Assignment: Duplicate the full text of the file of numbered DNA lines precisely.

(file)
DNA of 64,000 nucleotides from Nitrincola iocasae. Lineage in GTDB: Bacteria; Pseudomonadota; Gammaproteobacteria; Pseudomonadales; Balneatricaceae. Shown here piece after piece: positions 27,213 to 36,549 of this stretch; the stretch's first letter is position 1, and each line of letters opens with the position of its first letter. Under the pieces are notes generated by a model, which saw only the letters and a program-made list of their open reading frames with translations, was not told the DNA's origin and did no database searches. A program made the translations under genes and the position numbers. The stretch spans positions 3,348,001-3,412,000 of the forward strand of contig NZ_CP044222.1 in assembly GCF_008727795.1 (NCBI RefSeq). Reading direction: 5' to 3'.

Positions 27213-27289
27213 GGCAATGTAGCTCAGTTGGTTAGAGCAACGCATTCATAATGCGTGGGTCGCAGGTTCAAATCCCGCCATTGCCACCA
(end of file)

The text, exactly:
DNA of 64,000 nucleotides from Nitrincola iocasae. Lineage in GTDB: Bacteria; Pseudomonadota; Gammaproteobacteria; Pseudomonadales; Balneatricaceae. Shown here piece after piece: positions 27,213 to 36,549 of this stretch; the stretch's first letter is position 1, and each line of letters opens with the position of its first letter. Under the pieces are notes generated by a model, which saw only the letters and a program-made list of their open reading frames with translations, was not told the DNA's origin and did no database searches. A program made the translations under genes and the position numbers. The stretch spans positions 3,348,001-3,412,000 of the forward strand of contig NZ_CP044222.1 in assembly GCF_008727795.1 (NCBI RefSeq). Reading direction: 5' to 3'.

Positions 27213-27289
27213 GGCAATGTAGCTCAGTTGGTTAGAGCAACGCATTCATAATGCGTGGGTCGCAGGTTCAAATCCCGCCATTGCCACCA